POCATELLO — The State Board of Education’s last stop in East Idaho was met with few attendees but a lot of suggestions for ways to implement a statewide school accountability model.
“This is our fifth stop in areas across the state,” said State Board spokesman Blake Youde. “It’s getting harder to hear new ideas, but we are pleased that people keep bringing them.”
A group of 16 educators and parents attended the fifth leg of the State Board of Education’s statewide tour to provide feedback on ways to implement a new system of school accountability, which is already under development.
Idaho has been without an accountability model since repealing the five-star rating system in 2014.
As a requirement of the federal Every Student Succeeds Act (ESSA), states need to have accountability system in place for the 2017-18 school year that meets federal reporting requirements, including student proficiency results on standardized tests.
Education officials in Idaho want to go a step further and create a website called a “data dashboard” that includes multiple measures of quality and achievement.
State Board member Debbie Critchfield and former state superintendent candidate Randy Jensen attended Thursday’s meeting in Pocatello.
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Critchfield helped develop the State Board’s proposed accountability model. Despite showing up to catch some first-hand feedback from patrons, she ended up taking part in the meeting and clarifying parts of the State Board’s proposed framework. She called 2017-18 a “trial year” for establishing an accountability model.
“I was a big proponent of getting feedback and a model in place quickly this year because it will essentially be a freebee year,” she said.
The federal government has promised no punitive measures during states’ first year of operation under ESSA.
Critchfield also said the State Board is eager to hear the feedback gathered once the tour is over.
“We intentionally left things broad in order to get people to provide more specific feedback,” she said.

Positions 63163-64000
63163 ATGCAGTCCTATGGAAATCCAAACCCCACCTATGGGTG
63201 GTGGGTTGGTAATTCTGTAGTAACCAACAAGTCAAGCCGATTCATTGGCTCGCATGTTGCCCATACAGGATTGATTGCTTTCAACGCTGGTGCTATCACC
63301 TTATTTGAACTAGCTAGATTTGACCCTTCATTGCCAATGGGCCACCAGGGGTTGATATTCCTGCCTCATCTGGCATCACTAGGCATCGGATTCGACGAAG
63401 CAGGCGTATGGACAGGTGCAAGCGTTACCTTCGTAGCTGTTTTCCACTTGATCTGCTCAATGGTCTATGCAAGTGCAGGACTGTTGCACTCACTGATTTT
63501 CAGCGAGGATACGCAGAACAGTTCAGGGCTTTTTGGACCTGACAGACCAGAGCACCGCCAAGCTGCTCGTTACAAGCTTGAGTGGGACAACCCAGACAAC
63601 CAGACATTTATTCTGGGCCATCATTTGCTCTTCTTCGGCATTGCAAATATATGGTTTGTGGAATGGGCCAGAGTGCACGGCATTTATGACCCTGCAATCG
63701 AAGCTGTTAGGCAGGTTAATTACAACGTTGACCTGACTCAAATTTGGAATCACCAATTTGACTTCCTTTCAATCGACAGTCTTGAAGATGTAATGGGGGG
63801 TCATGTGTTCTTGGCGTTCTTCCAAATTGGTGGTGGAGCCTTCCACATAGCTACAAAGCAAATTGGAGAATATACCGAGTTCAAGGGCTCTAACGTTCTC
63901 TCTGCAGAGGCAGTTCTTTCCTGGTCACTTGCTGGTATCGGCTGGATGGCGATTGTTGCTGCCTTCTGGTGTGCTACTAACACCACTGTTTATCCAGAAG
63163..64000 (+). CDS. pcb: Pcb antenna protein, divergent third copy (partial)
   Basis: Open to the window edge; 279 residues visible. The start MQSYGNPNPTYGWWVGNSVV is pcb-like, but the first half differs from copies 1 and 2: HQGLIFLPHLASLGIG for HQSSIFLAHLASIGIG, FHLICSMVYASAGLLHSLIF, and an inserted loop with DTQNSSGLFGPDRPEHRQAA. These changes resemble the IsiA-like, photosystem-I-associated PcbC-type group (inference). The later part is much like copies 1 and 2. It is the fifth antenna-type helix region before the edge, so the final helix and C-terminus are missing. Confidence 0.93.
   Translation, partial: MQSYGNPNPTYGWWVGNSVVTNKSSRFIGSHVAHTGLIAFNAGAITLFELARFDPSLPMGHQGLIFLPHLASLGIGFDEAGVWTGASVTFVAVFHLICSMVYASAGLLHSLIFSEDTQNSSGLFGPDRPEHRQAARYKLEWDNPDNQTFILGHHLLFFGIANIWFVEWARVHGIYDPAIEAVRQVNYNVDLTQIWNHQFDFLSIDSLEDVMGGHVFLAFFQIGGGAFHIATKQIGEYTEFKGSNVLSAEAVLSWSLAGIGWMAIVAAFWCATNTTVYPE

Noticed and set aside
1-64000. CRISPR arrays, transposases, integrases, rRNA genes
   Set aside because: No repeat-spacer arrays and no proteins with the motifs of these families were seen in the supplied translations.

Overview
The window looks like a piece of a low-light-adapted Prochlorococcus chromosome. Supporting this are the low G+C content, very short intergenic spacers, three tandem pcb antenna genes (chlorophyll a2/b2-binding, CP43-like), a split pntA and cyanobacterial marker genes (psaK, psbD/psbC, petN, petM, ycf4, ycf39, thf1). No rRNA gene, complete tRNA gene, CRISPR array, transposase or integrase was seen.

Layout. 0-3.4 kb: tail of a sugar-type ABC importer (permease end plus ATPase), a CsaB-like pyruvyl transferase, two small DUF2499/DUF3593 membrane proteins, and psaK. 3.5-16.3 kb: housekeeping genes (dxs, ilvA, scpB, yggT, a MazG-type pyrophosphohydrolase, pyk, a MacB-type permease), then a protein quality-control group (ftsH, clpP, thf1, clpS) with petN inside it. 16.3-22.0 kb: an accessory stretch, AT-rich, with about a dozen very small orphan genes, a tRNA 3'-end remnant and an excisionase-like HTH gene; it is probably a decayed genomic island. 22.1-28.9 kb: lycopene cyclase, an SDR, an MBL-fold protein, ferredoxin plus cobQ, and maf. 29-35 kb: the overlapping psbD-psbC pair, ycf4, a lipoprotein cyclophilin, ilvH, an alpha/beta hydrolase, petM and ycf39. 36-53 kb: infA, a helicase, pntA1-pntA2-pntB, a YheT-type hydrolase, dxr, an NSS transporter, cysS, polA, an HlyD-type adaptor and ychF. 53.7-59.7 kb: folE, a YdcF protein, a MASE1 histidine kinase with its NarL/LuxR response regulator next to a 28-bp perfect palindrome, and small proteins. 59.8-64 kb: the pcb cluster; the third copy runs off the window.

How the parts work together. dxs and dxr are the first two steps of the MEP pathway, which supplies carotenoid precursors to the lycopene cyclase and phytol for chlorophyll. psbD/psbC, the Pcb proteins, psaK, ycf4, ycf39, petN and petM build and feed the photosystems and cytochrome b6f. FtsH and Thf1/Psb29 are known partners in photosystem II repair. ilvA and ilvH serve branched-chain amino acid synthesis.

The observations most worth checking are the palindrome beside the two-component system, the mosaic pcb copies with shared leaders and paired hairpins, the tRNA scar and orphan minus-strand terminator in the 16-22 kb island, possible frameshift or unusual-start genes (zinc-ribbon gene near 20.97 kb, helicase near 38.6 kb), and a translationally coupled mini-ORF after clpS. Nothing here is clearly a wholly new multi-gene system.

Jensen took his familiar stance that testing data is not a proper indicator of school or teacher success. He cautioned Youde not to let testing stand as the primary indicator of success in Idaho schools.
“The big test is what are kids doing four or five years after graduating,” he said, “and the community in which they live is the best one to determine that.”
Jensen is a 27-year middle school principal in American Falls, which is 25 miles west of Pocatello.
Like in past meetings, much of the discussion revolved around gaining understanding of proposed accountability measures, including chronic student absenteeism and teacher quality and engagement. Those attracted a lot of attention early on.
Several of those in attendance argued that absences are a poor indicator of school quality because they are out of educators’ control.
Currently proposed measurements of teachers quality and engagement include advanced degrees, national board certification and teacher attendance. Some argued that other factors should be considered, including teacher-student ratios and multiple endorsements or college degrees.
State Board officials Tracie Bent and Youde informed attendees that concerns over absenteeism and teacher quality and engagement had surfaced in past meetings and were now on a list to be reviewed by the State Board.
Other suggestions for accountability included:
- Master teacher status.
- Opportunities for improvement versus punitive measures.
- Gauging success on how well students perform the following year in school.
- The number of federal student financial aid forms submitted.
- Diversification of programs offered to students.
Youde and Bent said the small turnouts at meetings thus far haven’t kept them from collecting a lot of feedback.
“We can take those suggestions to other meetings and take them right back to the Board when all of this is done,” said Youde.
Youde and Bent will host two more public meetings in North Idaho next month. They will then report back to State Board of Education members to review before the board is scheduled to vote on approving the accountability system in November.
Anyone wishing to submit written testimony may send an email to the State Board of Education with “accountability framework” written in the subject heading.
Here’s a list of the remaining two meetings, which all run from 6 p.m. to 8 p.m. local time:
- Oct. 18, Coeur d’Alene School District, Midtown Meeting Room, 1505 N. Fifth St., Coeur d’Alene.
- Oct. 20, Lewis-Clark State College, Sacajawea Hall, Room 115, 500 Eighth Ave., Lewiston.
Click here for the State Board of Education’s summary presentation on the new accountability model.